BWW Review: Operantic's LA SONNAMBULA Is A Beautiful Expression Of Bellini's Love Story
Saturday 1st October 2016, Independent Theatre, North Sydney
Jilted lovers, jealousy, lust, and small town gossip combine with a mysterious case of sleep walking in Vincenzo Bellini's romantic comedy LA SONNAMBULA. Sydney's relatively new, fledgling opera company Operantics presents this beautiful work with heart, humour and magnificent singing.
The town hall style of Independent Theatre has been utilised to present a chamber performance with minimal props and Emily Stuart Jones (Projection Design) projection of sketches which set the scenes at the rear of the two level stage. The sketches of the alpine village in which the story takes place are accompanied by surtitles (Tristan Entwistle: surtitles operator) to ensure the audience can follow the story but the ensemble's acting goes a long way to explain the story without the need to reference the screen. Ian Warwick and Victoria Parson's costuming reinforces the European alpine pastoral setting with the women in conservative Bavarian style bodices and skirts and the men in rural tweed jackets. The music, under the direction of Musical Director/Conductor Keiren Brandt-Sawdy is accompanied by Nataniel Kong on piano which sits to the side of the main stage.
The lead role of Amina is performed with amazing clarity and range by Joelene Griffith. Griffith gives the town sweetheart a pure beautiful voice that rings through the intimate theatre whilst still presenting a solid dramatization of the wrongly accused lover. She presents the songs with a heart-wrenching honesty that captures Amina's devoted love for Elvino along with the despair when she is falsely accused of having an affair with the visiting Count Rodolfo whose chamber she was found in following one of her sleepwalking events.
Amina's betrothed Elvino is presented with equal quality and passion by Michael Butchard. His warm tenor voice captures Elvino's devotion to Amina and the incredulous disbelief and disappointment that his love could betray him. Whilst Butchard presents a striking figure making sure Elvino is seen as the more desirable of the village men, he captures the sheep farmer's rural simplicity, aided by oversize costuming, so when compared to Count Rodolfo it becomes quickly apparent why he would worry that Amina's head would be turned by the Count's attentions.
Innkeeper and rival for Elvino's affections Lisa is presented with a fabulous sass and spite by Katie Miller-Crispe. Her soprano is given an edge to express Lisa's disgust at the town's fawning over Amina and the unbridled disappointment that Elvino left her for Amina. Whilst the role of lisa is a smaller part Miler-Crispe presents a delicious dramatization of the jilted lover forced to watch her love marry another whist being subjected to the unwanted affections of Alessio. Her facial expressions and physicality are wonderful in expressing Lisa's feelings even when she doesn't have the opportunity to voice her opinions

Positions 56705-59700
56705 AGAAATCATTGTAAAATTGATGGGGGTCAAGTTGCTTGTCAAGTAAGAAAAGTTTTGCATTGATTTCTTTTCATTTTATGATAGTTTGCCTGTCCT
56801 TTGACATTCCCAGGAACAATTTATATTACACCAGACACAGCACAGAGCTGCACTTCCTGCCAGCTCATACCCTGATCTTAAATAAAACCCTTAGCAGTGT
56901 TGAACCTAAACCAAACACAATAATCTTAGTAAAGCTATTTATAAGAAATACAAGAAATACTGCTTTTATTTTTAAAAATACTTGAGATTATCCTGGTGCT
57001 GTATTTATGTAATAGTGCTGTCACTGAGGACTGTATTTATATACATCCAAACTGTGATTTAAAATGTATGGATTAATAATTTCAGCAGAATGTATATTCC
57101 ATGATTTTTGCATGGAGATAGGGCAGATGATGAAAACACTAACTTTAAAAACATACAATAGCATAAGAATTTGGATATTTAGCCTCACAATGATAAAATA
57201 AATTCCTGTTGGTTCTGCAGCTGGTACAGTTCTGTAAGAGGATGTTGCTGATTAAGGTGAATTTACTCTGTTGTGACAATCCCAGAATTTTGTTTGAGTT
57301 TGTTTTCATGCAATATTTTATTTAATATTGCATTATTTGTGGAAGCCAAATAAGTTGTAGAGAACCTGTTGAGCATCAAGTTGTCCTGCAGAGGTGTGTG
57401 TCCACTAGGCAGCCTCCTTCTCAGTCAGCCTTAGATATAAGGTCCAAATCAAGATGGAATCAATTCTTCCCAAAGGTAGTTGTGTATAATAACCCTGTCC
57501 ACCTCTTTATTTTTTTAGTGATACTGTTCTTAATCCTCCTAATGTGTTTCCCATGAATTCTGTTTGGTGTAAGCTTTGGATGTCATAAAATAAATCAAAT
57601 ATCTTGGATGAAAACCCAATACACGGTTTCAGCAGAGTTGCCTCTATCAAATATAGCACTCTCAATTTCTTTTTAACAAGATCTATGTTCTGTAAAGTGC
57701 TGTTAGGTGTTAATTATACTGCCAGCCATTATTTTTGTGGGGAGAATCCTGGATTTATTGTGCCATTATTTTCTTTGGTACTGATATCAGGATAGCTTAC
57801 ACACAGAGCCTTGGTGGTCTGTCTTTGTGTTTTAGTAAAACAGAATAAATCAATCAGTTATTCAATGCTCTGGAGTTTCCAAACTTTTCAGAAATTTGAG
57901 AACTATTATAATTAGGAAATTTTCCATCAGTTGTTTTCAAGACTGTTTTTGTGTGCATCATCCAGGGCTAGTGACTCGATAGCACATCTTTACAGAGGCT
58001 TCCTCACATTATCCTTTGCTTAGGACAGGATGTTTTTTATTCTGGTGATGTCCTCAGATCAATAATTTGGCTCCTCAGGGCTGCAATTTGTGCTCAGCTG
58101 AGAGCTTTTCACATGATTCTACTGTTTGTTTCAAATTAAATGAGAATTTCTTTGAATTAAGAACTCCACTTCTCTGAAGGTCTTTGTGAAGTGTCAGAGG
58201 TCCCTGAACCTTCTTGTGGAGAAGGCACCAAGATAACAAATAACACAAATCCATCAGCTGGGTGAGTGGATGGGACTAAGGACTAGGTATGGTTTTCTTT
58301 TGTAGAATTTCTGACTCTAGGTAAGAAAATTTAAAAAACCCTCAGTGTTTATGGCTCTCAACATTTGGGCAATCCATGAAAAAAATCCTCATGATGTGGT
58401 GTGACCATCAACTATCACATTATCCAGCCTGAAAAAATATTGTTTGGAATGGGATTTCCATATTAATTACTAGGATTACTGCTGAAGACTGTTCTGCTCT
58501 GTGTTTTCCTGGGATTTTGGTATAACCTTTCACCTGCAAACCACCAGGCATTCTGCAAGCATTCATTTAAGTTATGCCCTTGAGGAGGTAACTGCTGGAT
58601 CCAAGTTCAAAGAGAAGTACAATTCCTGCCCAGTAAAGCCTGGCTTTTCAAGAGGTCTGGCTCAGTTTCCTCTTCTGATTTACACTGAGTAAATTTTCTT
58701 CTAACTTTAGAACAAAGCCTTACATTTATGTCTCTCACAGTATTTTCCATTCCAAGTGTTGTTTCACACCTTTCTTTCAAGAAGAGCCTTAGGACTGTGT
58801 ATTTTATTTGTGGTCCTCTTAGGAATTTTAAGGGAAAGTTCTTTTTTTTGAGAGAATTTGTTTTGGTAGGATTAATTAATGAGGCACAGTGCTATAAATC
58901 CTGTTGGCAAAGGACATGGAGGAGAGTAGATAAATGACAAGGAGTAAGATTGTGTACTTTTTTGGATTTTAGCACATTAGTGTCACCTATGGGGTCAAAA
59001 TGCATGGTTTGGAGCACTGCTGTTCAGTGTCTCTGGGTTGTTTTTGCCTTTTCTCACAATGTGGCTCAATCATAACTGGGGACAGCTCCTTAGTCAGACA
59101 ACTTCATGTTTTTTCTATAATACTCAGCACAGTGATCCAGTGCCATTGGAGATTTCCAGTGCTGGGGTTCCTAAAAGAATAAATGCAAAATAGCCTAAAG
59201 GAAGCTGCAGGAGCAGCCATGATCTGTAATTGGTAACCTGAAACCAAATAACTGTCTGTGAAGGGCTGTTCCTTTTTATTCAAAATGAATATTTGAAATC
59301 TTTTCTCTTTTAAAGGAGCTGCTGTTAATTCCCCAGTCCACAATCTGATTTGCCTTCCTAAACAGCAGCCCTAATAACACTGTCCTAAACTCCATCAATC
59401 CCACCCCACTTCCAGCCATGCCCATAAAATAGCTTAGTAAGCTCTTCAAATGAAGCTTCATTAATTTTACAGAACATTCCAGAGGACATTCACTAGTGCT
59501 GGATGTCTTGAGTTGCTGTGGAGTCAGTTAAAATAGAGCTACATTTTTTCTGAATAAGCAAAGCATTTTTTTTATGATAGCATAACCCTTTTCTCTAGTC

As the mysterious traveller, who we later discover is count Rodolfo, Christopher Nazarian embodies the handsome stranger that has the village women weak at the knees and he has a voice to match. His bold bass is imposing, reinforcing his power with it's gravitas. This strength is contrasted by Lisa's unwanted suitor Alessio, presented with simpering accuracy by Christopher Curcuruto who whilst also having a bold bass, ensures the audience sees Alessio as the least successful and therefore least desirable of the men.
The minor characters of Amina's adoptive mother Teresa (Jermaine Chau), the Notary ( Daniel Foles and the chorus (Stephanie Jones, Mikayla Tate, Joann Balasuriya, Charlotte Campbeel, Michael Handy, Bryan Tabada and Gerard Atkinson) are ably presented to help explain the story and fill out the sound.
Whilst the season for staged production LA SONNAMBULA was only short, Operantics will be presenting a concert version with Penrith Symphony Orchestra in November.
I look forward to seeing what Operantics delivers in the future and will be looking out for the young up and comers that have made the lead roles so memorable.